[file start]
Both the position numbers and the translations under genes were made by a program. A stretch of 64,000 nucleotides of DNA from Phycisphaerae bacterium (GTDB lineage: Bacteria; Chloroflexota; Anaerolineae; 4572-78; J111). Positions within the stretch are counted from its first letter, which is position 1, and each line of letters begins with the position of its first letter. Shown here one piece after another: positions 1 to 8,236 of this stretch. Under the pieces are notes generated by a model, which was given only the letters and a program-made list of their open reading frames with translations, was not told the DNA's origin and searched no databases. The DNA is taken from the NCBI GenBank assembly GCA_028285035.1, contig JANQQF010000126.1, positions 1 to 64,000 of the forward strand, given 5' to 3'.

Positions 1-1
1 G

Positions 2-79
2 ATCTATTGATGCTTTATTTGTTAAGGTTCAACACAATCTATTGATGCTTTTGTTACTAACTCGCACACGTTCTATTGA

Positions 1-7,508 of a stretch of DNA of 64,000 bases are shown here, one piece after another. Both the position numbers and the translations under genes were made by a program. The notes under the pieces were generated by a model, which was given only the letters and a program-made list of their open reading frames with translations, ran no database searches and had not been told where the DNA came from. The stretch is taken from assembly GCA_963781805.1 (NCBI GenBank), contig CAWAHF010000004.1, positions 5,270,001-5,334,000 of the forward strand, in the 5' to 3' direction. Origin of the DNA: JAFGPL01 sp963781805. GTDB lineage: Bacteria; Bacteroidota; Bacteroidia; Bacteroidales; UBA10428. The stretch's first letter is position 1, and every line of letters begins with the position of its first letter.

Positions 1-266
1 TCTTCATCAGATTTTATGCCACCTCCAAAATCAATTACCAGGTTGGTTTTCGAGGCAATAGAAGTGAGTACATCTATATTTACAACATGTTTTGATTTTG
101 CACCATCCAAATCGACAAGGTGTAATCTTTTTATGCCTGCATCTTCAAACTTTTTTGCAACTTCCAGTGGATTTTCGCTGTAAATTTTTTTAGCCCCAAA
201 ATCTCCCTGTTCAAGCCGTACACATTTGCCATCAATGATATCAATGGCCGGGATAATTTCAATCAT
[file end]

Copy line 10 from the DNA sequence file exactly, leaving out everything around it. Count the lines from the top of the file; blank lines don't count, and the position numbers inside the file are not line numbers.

201 ATCTCCCTGTTCAAGCCGTACACATTTGCCATCAATGATATCAATGGCCGGGATAATTTCAATCAT